GREY, Sir Thomas (by 1515-70), of Horton and Newstead, Northumb., and Bethnal Green, Mdx.

Published in The History of Parliament: the House of Commons 1509-1558, ed. S.T. Bindoff, 1982
Available from Boydell and Brewer



Oct. 1553
Nov. 1554

Family and Education

b. by 1515, 1st surv. s. of Sir Roger Grey of Horton by Isabel, da. of Sir William Darcy. m. 1527/31, Dorothy, da. of Ralph, 3rd Lord Ogle, wid. of Sir Thomas Foster of Berwick-upon-Tweed, Northumb. 1s. d.v.p. 6da. suc. fa. 6 Jan. 1543. Kntd. 23 Sept. 1545.2

Offices Held

?Yeoman of the guard bef. Dec. 1531; j.p. Northumb. 1547-54; treasurer, Berwick-upon-Tweed June 1547-Feb. 1550; sheriff, Northumb. 1547-8, 1551-2, Nov. or Dec. 1558; constable and receiver, Dunstanburgh June 1550, steward May 1555-d.; commr. goods of churches and fraternities, Northumb. 1553.3


Thomas Grey’s father had been knighted at Flodden, and he himself was to combine the roles of squire and soldier in typical border fashion. His early career is difficult to distinguish from those of namesakes.4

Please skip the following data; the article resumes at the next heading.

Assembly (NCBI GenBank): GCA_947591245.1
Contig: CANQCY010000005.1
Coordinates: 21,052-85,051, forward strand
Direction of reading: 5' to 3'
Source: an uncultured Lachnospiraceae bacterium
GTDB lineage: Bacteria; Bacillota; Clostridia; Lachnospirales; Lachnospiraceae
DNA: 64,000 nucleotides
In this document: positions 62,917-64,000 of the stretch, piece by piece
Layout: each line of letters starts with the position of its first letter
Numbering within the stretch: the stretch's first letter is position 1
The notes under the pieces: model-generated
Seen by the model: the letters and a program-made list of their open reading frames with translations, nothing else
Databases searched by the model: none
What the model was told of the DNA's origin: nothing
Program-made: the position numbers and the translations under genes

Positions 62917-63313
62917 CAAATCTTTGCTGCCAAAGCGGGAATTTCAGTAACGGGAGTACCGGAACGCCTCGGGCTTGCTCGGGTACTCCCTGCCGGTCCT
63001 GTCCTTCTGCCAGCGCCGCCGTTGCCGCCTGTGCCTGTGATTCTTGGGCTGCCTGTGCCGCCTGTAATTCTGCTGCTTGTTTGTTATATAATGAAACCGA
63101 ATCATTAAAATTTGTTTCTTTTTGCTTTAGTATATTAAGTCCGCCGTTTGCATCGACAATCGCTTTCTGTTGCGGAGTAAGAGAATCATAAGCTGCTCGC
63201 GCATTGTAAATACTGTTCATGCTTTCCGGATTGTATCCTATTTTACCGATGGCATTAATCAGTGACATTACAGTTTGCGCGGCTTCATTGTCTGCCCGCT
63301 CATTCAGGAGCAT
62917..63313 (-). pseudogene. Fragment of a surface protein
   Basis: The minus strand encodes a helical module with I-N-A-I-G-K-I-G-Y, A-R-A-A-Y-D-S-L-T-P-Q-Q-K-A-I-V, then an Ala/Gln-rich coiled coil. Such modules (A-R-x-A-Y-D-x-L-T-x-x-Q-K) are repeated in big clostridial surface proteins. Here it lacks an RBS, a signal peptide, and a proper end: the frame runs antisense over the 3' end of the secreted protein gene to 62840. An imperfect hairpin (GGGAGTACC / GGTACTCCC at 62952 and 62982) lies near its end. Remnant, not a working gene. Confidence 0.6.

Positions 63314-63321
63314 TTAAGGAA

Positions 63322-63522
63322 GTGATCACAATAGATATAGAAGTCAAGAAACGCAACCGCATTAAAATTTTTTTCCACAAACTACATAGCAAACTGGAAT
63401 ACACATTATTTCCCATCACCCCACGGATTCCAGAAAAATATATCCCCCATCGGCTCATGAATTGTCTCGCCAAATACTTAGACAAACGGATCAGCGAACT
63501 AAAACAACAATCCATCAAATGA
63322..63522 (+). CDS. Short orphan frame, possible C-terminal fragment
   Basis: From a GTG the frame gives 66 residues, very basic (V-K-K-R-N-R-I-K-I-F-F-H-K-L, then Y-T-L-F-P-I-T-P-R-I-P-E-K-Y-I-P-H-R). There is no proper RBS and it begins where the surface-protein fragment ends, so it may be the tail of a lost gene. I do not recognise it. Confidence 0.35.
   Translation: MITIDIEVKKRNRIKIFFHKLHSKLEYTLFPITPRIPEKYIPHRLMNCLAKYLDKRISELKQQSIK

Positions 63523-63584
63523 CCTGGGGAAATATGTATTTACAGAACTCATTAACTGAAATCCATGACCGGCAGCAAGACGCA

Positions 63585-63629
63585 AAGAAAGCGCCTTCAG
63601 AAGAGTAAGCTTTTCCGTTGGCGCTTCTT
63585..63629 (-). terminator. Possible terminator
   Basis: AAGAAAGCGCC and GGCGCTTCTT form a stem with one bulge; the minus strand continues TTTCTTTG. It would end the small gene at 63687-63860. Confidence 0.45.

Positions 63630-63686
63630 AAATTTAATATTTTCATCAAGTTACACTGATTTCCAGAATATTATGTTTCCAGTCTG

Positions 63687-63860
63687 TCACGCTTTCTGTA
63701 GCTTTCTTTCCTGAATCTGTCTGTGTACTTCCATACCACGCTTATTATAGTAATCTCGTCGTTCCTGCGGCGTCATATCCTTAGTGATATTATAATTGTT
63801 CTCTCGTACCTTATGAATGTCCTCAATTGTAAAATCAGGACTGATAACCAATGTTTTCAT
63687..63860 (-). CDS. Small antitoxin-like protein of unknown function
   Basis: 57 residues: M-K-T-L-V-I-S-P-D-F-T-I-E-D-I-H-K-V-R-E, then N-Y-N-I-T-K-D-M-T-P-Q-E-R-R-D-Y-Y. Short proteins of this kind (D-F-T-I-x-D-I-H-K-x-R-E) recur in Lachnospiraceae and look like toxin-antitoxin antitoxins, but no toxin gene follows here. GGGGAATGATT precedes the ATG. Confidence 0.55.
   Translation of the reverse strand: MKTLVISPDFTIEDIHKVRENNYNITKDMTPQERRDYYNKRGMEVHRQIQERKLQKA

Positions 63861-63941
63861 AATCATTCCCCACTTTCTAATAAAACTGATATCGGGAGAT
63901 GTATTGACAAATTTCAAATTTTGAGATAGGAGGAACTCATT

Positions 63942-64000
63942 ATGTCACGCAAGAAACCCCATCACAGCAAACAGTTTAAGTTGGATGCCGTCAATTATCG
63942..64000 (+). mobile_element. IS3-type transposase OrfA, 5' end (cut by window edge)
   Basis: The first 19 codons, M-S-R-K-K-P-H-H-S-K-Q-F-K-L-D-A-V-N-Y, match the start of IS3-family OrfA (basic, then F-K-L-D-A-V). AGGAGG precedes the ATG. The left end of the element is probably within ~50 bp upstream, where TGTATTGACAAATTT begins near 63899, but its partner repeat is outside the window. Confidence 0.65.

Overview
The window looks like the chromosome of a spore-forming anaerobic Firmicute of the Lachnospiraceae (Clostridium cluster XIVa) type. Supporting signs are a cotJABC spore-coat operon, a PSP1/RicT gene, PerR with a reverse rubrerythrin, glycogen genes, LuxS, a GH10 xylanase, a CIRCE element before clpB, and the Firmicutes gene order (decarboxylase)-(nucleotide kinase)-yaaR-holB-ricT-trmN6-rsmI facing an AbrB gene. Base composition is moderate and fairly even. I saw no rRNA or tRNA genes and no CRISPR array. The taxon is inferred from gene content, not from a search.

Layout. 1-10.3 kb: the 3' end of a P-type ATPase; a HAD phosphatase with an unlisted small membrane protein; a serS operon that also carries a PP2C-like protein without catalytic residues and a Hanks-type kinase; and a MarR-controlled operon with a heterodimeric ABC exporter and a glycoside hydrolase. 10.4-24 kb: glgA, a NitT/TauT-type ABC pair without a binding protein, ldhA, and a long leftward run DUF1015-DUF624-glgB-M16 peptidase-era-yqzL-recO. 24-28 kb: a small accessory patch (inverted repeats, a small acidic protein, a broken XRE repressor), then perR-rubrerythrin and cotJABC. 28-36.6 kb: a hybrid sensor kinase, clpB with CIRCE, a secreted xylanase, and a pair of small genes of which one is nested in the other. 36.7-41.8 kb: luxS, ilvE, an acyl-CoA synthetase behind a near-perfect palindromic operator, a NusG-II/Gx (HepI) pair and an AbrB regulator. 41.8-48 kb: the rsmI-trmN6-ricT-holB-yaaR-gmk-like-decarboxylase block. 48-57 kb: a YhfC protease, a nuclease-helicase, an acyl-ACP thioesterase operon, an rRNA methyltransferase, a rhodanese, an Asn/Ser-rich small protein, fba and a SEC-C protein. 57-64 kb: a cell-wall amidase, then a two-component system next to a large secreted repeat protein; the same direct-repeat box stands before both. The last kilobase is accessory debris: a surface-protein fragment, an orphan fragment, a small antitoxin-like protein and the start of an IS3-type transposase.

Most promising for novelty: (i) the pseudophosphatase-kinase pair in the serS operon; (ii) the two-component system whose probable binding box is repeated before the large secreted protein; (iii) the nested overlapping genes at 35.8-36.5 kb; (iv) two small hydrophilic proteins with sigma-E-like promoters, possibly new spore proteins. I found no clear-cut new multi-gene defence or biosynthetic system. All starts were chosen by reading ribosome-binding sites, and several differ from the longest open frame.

The first certain reference found to him is his appointment in 1536 as deputy to his maternal uncle Thomas Lord Darcy, keeper of Bamburgh castle, which lies within ten miles of Horton. After Darcy’s execution in the following year Grey petitioned Cromwell for the keepership: he was passed over, but one of the lists recording the new appointment bears a note ‘to remember Thomas Gray’, and in the same year he was appointed one of the officers of the east march at a salary of £20 a year. His career might have come to an abrupt end when in May 1538 he and his uncle Lionel, porter of Berwick, were arrested on Cromwell’s orders by the captain of Berwick, Sir Thomas Clifford. Lionel Grey was said to have boasted of committing a murder for which he had never been brought to justice, and this was followed by an accusation that he and his nephew planned to kill Clifford and his deputy in church ‘and said they would make the King glad to pardon them or yield the town to the Scots’. Cromwell evidently dismissed the charges as groundless, and four months later, when Clifford’s resignation was imminent, Lionel Grey thanked the minister through an intermediary for having ‘saved his life lately by doing justice to him’ and offered 500 marks for the captaincy. About the same time Thomas Grey was one of those appointed to bring ten men to help put down a threatened revolt by the men of Tynedale.5